It was the summer of ’04 and I was busier than ever. After years of working my wife and I retired. We planned to relocate to an area we’d grown to love–the Alabama, Western Florida Gulf Coast. Our home of eighteen years was put up for sale and amazingly enough, it sold immediately. In addition, we got more than our asking price. Now, the race was on, get ready to move eight hundred miles away. July was a flurry of activity. I was busier than I’d ever been at work, putting in twelve hours days. The old saying is “when you move, you find out who your friends are.”
We’d planned to live in our RV trailer until the new house was built. I planned to work for an additional six years until my retirement benefits kicked in. I’d already secured employment as an associate at a big name retail discount store. My employment started in August. Now the search was on to find a moving company to haul our belongings. Herein began our cautionary tale. The youngest of our three grown daughters and her husband planned to surprise us by securing a moving company for us. They would pay moving expenses as a gift.
I wouldn’t want anyone to think that we were ungrateful. It’s always the thought behind gifts that matters most. Our daughter and new son-in-law were experienced in the business world. They did considerable research over the internet to find the best company at the right price. A company based in Miami, Florida was selected. This company knew what our time constraints were. They would let us know when they’d contracted with a mover. Time went on–three weeks left, two weeks. Repeated calls always got the same response, “Everything’s ok, as soon as we’ve arranged with a moving contractor we’ll contact you.”
It dawned on us, this was a fly-by-night boiler room operation. They only had one thing in mind–taking our money. They had a nicely designed homepage and an office with phone numbers. That was about as far as their legitimacy went. There was only a week before the new home owners moved in. We were really sweating it. Begging and pleading had no effect on these people. We had just a few days left. I hated to leave my wife behind, but had obligations at our new location. My three sons-in-law stayed behind and helped my wife move our household goods into a storage unit.
Meanwhile my daughter and son-in-law rented a “DIY U-Drive” type van from a well-known company. The same day the new people moved in we were still moving out. My youngest daughter and my Grandson drove the van. My wife followed behind in her. During the chaotic moving process, my wife backed her car into the garage wall. I didn’t know about that until later. The little caravan headed southeast out of Illinois. My daughter stopped for fuel before leaving Illinois. The truck wouldn’t restart. More frustration ensued. “DIY U-Drive’s” service number was found and called.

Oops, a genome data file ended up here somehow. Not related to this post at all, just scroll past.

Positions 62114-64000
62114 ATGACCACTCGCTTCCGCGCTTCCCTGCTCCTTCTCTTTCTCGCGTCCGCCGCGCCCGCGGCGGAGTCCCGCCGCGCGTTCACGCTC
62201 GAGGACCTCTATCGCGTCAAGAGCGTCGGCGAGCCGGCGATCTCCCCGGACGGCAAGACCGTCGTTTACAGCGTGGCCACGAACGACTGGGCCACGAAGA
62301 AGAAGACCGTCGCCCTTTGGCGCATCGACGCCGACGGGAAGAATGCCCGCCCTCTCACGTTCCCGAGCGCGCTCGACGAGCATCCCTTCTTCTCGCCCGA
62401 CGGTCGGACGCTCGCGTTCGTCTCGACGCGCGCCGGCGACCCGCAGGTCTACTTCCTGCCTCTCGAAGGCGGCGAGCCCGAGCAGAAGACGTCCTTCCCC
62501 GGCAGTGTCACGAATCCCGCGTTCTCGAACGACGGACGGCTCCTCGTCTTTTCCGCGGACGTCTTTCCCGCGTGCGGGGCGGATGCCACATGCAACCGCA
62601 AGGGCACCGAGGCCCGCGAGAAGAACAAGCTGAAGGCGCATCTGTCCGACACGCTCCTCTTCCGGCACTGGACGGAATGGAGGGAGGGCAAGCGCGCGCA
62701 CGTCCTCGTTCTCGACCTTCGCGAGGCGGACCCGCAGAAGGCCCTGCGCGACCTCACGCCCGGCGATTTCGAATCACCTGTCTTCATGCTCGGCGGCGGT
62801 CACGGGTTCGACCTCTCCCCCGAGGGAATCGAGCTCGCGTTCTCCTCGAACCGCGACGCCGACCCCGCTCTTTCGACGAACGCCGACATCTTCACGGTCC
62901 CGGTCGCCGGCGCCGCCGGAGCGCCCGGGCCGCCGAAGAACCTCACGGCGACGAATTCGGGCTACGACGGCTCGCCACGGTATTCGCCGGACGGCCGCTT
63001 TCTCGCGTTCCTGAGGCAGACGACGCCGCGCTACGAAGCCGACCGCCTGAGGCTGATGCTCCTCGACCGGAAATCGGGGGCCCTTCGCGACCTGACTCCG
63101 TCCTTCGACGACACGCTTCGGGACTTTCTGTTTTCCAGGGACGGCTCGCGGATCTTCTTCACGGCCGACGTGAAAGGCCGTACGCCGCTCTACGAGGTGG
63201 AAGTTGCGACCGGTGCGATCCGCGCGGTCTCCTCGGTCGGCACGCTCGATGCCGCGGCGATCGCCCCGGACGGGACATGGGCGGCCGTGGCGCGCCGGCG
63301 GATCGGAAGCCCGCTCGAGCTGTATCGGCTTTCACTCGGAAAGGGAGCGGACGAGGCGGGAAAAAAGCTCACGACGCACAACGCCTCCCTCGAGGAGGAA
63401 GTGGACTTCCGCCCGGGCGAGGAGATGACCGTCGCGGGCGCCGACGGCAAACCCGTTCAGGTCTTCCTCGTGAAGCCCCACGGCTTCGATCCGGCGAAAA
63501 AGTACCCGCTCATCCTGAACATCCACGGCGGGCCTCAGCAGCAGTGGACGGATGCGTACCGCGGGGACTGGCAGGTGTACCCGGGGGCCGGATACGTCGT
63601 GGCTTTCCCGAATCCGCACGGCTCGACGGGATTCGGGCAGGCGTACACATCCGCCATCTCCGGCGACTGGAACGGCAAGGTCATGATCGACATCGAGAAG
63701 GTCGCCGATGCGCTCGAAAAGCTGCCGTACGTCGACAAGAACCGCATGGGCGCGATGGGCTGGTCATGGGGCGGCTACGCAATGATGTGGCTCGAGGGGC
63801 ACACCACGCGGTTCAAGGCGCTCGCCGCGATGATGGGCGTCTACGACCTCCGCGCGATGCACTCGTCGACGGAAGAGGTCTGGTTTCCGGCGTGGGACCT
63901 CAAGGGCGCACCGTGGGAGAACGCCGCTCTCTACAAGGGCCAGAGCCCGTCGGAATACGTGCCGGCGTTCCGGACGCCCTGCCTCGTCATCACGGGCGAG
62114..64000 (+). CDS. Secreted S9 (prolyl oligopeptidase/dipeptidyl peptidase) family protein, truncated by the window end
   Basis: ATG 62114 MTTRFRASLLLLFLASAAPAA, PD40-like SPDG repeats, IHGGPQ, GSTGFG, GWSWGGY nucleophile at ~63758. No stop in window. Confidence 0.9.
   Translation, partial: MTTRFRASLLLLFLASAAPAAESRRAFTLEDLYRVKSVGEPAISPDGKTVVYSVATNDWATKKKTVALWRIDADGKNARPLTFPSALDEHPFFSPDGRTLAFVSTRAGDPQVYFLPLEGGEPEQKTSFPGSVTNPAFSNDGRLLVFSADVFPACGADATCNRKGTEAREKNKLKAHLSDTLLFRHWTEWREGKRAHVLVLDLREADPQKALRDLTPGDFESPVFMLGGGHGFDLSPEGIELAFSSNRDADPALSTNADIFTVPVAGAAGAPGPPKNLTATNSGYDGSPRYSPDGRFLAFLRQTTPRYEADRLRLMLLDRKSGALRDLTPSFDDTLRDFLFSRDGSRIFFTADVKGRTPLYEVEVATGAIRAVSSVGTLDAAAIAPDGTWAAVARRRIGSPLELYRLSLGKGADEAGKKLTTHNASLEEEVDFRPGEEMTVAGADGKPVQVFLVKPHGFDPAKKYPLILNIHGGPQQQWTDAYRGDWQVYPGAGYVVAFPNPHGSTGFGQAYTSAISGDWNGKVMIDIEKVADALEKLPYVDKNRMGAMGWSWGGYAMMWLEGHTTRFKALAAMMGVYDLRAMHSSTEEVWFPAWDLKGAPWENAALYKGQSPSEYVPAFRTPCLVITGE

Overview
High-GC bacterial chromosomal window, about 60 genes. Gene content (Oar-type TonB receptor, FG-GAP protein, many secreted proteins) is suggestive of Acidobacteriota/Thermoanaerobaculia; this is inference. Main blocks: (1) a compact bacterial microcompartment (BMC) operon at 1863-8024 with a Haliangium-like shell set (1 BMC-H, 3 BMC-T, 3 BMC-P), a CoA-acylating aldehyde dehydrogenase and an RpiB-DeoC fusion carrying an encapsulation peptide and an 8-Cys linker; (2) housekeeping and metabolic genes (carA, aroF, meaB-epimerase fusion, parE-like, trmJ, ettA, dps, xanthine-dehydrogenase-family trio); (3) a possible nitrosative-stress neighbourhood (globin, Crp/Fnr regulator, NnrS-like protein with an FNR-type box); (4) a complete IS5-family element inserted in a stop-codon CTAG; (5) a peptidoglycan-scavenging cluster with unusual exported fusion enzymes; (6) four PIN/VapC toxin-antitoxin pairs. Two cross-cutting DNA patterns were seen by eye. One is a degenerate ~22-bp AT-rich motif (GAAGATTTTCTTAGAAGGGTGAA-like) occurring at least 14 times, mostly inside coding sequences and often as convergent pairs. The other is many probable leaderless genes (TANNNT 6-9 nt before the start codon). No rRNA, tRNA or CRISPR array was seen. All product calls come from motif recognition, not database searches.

After a couple of hours waiting, a beat-up tow truck arrived. The mechanic opened the hood, looked around and said, “Hmm.” “I wonder who did that?” My wife, daughter, and grandson are not mechanically inclined. He told them the alternator had recently been replaced. An inept mechanic had wired it incorrectly. The battery wasn’t being charged. He towed the van to his garage and repaired it that evening. It was getting late, but my daughter pressed on anyway and made it to North Alabama around ten PM.
I waited nervously for their arrival the next morning at the self-storage facility. They arrived late morning safe and sound. Meanwhile the rest of the family came to help unload. I was proud of the way everyone pitched in and did their part. Later my wife and I had an enjoyable lunch with everyone. What did we learn from this experience? The moving van I could chalk up to “Murphy’s Law,” but I’m not. I think the van rental company had an obligation to hire competent mechanics. This vehicle had not been thoroughly checked out. Was this cost-cutting deferred maintenance? It was another sad example of poor customer service.
The so-called moving company I’ll cut no slack. My son-in-law disputed the charges on his credit card and refused to pay. He could never find a physical address for the business. That only added to my suspicion–the internet made it easier for charlatans and thieves to hide. My warning is this, be sure you know who you are dealing with. Deal only with well-known companies with good reputations. That is more important than saving a few hundred dollars. The grief and headaches you may suffer are not worth it. Relocation is traumatic enough.